Think Pink For Barefoot Wine Drinking

05/30/2007 12:43 pm ET | Updated Nov 17, 2011

It is hard to know what official position to take on pink wines. Not too long ago, no self-respecting drinker would touch the stuff, as pink wine meant sweet white zinfandel and the tasteless people who like it. Then, the world (and I) discovered lovely French rosés and Spanish rosados, dry, crisp pink wines that make you feel like you're sitting at a seaside restaurant in Cannes, even though you're on your roof in Flatbush, Brooklyn. And it was decided that pink was okay.

Good rosés are fruity, with high acidity, and the best ones have the freshness of a white wine with some of the tannins and depth of a red. This is accomplished when the winemaker leaves the grape skins in the juice for just long enough to impart some color. Then the strained juice is fermented in steel tanks that keep oxygen away from the wine, to preserve its bright fruit flavors.

After its popular acceptance, rosé was granted its proper place at the dinner table; unpretentious drinkers could relax. Then The New York Times trotted out an article dubbing rosés "The Summer Drink to be Seen With" and rosé's fledgling reputation got dragged across the dance floor. Now all sorts of people who don't care about wine, but do care about the Times Style section, are now conspicuously quaffing it at a watering hole near you.

Of course, there is nothing wrong with good wine gaining a higher profile. Trends in boozing wax and wane, but for me there's only one way to drink pink wine. Rosés are for picnics, not nightclubs, and certainly not for the MisShapes (unless they're hosting a picnic). A good rosé is best when it's drunk out of doors by barefoot drinkers, and it shouldn't cost more than $10.

For the first picnic of the season I grabbed a bottle of Borsao ($10, Jorge Ordoñez is the importer), a 2005 rosado from Campo de Borja in Spain. This one featured prominent spices, like nutmeg and cinnamon, followed by some prominent strawberry flavors. I would guess from the spice flavors that the grape used in this wine is grenache, or garnacha as they call it in Spain, because that is the dominant grape in the region.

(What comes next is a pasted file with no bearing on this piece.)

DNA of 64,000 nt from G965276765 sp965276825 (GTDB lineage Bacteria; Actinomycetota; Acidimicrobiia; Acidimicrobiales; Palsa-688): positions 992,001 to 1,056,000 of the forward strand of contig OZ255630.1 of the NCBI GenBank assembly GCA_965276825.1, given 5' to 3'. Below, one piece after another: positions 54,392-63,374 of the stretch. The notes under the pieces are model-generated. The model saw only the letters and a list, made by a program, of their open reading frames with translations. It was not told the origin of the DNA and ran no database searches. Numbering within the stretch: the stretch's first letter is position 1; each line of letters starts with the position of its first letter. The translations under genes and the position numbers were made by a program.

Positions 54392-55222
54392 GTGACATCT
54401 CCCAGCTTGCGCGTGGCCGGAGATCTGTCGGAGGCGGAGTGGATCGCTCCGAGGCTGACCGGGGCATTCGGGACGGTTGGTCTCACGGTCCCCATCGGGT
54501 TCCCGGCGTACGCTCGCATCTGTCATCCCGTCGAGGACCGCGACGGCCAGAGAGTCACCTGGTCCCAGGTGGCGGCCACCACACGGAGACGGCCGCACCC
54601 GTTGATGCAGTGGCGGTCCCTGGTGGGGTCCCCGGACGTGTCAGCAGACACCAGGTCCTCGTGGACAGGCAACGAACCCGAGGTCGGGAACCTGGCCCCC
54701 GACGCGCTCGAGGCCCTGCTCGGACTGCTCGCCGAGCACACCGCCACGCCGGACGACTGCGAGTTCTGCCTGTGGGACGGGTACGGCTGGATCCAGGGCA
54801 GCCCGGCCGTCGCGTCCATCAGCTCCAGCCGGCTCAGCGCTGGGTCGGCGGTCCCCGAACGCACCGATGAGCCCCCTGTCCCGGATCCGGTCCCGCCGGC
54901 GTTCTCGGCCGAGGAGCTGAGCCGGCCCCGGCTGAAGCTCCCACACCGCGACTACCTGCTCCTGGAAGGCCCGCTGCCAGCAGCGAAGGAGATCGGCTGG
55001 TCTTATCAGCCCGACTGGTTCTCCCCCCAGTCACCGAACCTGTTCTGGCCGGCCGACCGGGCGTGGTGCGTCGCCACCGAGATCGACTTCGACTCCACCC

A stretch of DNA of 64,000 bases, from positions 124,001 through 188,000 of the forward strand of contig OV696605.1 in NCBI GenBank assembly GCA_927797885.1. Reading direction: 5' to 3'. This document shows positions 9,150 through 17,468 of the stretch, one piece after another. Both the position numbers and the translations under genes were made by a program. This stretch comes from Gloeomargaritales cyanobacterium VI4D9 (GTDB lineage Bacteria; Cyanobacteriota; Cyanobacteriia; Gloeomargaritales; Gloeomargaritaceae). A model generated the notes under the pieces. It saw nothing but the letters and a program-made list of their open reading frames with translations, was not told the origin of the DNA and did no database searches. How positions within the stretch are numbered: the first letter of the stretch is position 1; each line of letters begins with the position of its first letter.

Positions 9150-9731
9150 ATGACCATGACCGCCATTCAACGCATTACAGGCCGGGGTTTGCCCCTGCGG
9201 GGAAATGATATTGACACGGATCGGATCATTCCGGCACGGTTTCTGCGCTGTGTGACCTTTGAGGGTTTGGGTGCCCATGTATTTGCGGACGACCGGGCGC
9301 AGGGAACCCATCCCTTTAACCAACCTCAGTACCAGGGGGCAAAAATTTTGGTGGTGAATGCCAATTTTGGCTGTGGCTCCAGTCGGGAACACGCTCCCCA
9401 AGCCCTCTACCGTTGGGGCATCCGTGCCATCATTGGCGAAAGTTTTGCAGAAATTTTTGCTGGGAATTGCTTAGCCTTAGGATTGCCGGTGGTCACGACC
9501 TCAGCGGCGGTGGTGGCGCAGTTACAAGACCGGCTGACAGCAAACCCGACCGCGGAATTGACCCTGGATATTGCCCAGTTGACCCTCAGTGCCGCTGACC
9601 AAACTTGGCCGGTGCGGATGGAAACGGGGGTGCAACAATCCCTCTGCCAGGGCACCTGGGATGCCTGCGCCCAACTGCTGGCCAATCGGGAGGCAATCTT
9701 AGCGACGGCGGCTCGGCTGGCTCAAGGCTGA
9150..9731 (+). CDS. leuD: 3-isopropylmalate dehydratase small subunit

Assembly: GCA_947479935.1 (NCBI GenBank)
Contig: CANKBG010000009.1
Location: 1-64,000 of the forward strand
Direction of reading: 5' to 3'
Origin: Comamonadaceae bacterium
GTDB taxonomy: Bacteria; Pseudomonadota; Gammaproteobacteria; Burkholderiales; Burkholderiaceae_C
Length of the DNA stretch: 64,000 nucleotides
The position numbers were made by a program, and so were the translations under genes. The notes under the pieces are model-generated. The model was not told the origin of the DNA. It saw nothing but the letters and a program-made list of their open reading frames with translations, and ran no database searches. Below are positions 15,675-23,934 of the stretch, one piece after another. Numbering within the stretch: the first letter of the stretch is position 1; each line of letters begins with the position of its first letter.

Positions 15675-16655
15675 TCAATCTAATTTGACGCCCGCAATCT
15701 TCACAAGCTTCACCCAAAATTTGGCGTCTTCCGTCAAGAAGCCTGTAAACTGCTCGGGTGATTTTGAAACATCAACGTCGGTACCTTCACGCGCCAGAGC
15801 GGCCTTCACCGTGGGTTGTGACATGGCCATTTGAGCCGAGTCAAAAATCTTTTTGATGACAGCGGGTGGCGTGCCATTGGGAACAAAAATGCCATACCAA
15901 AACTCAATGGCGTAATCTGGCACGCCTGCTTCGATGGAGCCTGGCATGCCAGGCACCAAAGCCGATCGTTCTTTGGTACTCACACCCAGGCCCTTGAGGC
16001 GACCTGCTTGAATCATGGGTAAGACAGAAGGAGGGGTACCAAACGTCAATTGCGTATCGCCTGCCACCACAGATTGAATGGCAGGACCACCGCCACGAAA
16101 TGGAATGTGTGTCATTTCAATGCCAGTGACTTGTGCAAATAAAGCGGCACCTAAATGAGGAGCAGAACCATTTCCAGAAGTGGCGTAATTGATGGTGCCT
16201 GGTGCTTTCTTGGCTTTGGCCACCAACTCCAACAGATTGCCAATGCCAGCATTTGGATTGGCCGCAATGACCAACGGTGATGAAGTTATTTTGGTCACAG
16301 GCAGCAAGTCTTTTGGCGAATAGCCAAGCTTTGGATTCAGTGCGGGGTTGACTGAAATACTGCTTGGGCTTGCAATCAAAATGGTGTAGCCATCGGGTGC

The Borsao wasn't as bright and fruit-forward as I usually like rosés, and the overwhelming strawberry notes reminded me of bubble gum. Rosés are generally drunk as young as possible, and the age of this one muted its freshness. Campo de Borja is in Aragón, the hot, dry north of Spain, and my guess is that the winemaker let the heat of the area get the better of the grapes and they got too ripe, producing the sticky strawberry flavors that marred the wine.

However, with sunlight in my face and my toes in the grass it didn't really matter that the wine wasn't perfect. I drank it with some friends of mine on a Sunday afternoon to accompany chevre and little spicy sausages, and we sipped it while watching some kids and a pet dog chase each other through Prospect Park in Brooklyn.

I'd like to see rosé's reputation firmly established as an anti-snob snob wine. Any noble wine whose reputation has been unfairly tarnished by the popular acceptance of insipid versions of it -- Riesling jumps to mind, as does chardonnay -- would qualify for this designation. Overly oaky California chardonnays that smell like they spent more time in a lumberyard than a vineyard have prompted legions of normally sensible people to declare that they hate every wine made from the grape. They should really just relax, pick up a white burgundy, and any anti-chardonnay snobbishness will be drained out of them by the time they finish the bottle. Burgundy is chardonnay done right, just as French and Spanish rosé is pink wine done right.

So try it sometime: shock your favorite small-minded pink hater by pouring him a glass of a good rosé, and you will have accomplished a wine geek jujitsu move: the anti-snob reverse flip. But please remember the best place to try it is on the grass, not at Bungalow 8.